Border militarization, technology and crime control

Authored by: Dean Wilson

The Routledge Handbook on Crime and International Migration

Print publication date:  September  2014
Online publication date:  July  2017

Print ISBN: 9780415823944
eBook ISBN: 9780203385562
Adobe ISBN: 9781135924331

10.4324/9780203385562.ch9

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Abstract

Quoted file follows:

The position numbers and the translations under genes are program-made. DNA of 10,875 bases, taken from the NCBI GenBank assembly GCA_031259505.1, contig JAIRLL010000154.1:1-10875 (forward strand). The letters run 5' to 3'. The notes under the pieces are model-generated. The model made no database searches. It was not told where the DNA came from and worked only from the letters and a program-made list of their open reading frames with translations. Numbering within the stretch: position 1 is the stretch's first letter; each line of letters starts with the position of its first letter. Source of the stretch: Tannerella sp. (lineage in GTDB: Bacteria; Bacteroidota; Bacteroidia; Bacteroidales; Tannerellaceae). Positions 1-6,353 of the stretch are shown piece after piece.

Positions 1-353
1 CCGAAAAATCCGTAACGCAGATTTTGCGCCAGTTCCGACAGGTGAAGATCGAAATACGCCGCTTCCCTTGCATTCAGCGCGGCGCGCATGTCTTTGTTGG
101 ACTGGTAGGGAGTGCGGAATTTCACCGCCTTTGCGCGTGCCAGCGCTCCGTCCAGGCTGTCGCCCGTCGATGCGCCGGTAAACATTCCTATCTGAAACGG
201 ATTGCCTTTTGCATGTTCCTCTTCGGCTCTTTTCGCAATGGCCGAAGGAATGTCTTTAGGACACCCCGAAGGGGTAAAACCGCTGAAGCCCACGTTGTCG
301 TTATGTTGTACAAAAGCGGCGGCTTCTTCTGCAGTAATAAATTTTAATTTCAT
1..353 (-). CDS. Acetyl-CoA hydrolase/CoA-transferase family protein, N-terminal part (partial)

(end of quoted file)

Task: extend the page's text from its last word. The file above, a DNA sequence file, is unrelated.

Since the fall of the Berlin Wall in 1989 and the demise of Cold War bi-polarity borders have, far from disappearing, become progressively more fortified and militarized. No longer dividing the West from the East, their rationale has shifted to new targets – most specifically to the exclusion of a range of cross-border threats which have formed a ‘security continuum’ in which questions of borders, terrorism, crime and migration have become intertwined (Huysmans 2006). If the threat of nuclear Armageddon has receded, for many security professionals it was the visualization of a new desolate planet of failed states and guerrilla movements and warlords trafficking diamonds, cocaine and heroin from a chaotic ‘third world’, in tandem with the spectre of ‘a massive flux of people fleeing these countries with the associated risk of importing their political disputes into the first world’ which materialized as a grim surrogate (Bigo 2006: 387). While few academic commentators would now subscribe to the view that ‘everything changed’ after September 11, it did, nevertheless, puncture the notion that threats could be isolated from the Global North, and sequestered within what – viewed through the metropolitan imaginaries of security professionals – appeared as the dystopian wild zones of the Global South.

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